Sport and Recreation Minister Grant Robertson is promising that reforms of the racing sector and sports funding will not lead to national sporting organisations, including NZ Rugby and NZ Cricket, losing out.

And Racing Minister Winston Peters is defending the truncated process for public consultation, despite criticism from Transparency International NZ that the five-day period for public submissions is too short.

The Racing Reform Bill, currently before select committee, was announced in April as the first part of reform package for the racing industry, which contributed $1.6 billion to the economy in the 2016/17 years but has been in decline.

The bill is the first response to the Messara Review of the industry and advice from the Ministerial Advisory Committee on Racing.

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It will establish a transitional governance arrangement and change the funding model, including how revenue from racing and sports betting contributes to racing and sporting codes.

But National Party sport and recreation spokeswoman Nikki Kaye said the bill provided no funding certainty for sporting organisations.

"In my view, there is a real case to look at whether all proceeds generated by a sport should be allocated back to that sport," Kaye said.

"We are talking about significant core funding for organisations such as Netball New Zealand, NZ Rugby, NZ Cricket and NZ Football."

NZ Cricket spokesman Richard Boock agreed with Kaye's concerns, saying her comments were "fair and representative of our position".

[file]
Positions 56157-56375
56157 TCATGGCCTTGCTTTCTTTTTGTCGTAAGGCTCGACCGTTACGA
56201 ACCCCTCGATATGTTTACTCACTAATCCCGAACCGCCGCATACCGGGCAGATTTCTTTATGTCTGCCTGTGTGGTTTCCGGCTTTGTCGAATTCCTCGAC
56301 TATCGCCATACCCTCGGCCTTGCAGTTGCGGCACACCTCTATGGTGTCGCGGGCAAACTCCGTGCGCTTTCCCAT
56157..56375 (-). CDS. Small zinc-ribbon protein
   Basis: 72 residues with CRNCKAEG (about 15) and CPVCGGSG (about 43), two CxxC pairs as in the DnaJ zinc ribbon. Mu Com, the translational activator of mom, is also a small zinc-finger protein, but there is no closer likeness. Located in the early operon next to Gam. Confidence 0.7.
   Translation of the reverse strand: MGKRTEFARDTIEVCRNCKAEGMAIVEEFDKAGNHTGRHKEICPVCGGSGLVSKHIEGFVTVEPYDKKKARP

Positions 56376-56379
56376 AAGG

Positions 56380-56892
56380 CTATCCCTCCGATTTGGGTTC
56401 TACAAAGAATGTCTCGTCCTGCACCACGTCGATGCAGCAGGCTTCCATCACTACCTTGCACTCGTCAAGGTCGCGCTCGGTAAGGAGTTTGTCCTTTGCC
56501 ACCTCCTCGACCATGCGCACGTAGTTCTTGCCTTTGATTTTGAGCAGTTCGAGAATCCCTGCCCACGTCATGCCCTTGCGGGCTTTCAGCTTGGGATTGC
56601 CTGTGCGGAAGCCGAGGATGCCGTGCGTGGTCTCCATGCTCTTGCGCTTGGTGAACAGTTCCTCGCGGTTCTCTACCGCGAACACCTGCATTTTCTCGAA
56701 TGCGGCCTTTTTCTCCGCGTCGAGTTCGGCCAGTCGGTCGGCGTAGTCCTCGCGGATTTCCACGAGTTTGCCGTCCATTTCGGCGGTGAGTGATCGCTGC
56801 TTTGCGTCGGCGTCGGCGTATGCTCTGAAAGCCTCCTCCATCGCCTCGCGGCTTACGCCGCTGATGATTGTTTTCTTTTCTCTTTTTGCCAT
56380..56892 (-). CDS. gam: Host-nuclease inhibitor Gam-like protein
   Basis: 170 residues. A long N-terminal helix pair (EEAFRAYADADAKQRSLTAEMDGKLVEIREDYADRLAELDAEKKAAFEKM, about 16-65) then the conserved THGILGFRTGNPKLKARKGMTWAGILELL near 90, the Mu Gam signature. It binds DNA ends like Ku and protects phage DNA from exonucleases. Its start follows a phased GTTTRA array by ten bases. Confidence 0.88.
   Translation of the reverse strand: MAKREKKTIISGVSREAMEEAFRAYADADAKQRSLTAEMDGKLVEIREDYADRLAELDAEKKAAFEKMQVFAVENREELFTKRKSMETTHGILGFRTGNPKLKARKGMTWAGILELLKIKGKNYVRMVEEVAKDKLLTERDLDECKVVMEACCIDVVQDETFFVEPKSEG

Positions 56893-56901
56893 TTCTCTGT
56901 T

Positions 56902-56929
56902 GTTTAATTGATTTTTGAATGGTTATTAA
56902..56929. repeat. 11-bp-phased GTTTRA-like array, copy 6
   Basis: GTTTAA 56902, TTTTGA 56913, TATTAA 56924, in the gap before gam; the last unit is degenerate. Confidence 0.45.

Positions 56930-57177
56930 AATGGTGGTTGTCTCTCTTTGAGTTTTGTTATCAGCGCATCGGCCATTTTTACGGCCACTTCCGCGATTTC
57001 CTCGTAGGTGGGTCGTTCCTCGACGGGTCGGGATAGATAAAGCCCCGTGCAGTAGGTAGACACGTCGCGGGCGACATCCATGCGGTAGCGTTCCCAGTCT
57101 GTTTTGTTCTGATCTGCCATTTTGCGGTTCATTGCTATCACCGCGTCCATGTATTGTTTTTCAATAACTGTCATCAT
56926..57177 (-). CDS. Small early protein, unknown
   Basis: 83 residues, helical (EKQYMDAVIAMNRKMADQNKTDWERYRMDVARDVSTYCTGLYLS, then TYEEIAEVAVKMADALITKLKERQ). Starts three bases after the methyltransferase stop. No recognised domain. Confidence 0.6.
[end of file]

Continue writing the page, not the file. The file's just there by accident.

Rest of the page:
"And they reflect concerns that we've been making for some time."

But a spokeswoman for Robertson gave assurances that sporting bodies would not be worse off.

"Sport will not lose out from these changes."

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The spokeswoman said the allocation of charges to racing and sport would be set out in regulations, and the regulatory framework was still to be determined.

"Having Sport NZ distribute funds to sports makes sense as they are well positioned to understand where the areas of greatest impact and need are within the recreation and sport system."

NZ Rugby chief executive Steve Tew said that any reforms should improve commission payments to national sporting organisations to "fairly reflect the contribution our content makes to New Zealand's betting sector".

"Ideally, we would also like to see NZ Rugby and other sports having more of a voice within the governance of this industry. It remains unclear as to whether this bill will achieve those objectives."

Kaye said National supported the bill's first reading because it wanted to ensure the viability of the racing industry, but more time should have been allocated for public submissions.

"Why are we taking a short couple of weeks on a bill that may impact thousands and thousands of kids who play sport, because of the impact to the national sporting codes?" Kaye said during the first reading.

Transparency International NZ also criticised the process, calling for an extension in the interests of transparency and public trust.

"There is a reasonable public expectation of full and thorough opportunities for public involvement in matters of public debate such as gambling," Transparency International NZ said in a statement.

Peters is overseas and unavailable for comment, but he justified the select committee process when he spoke during the bill's first reading last week.

"A shortened select committee period is requested to allow Rita [the Racing Industry Transition Agency] to start work immediately on transitional arrangements."

He said a second bill to reform the industry would proceed later this year and include a fuller select committee process.

Peters added that the new funding model, including an information-use charge and a point-of-consumption charge for offshore bets, would make the system fairer.

"Currently, unlike the New Zealand-based provider, overseas betting operators aren't required to contribute to the cost involved in conducting racing and sports in New Zealand.

"These offshore charges will ensure that overseas betting operators start to contribute to New Zealand, including to the racing and sports codes from which they benefit."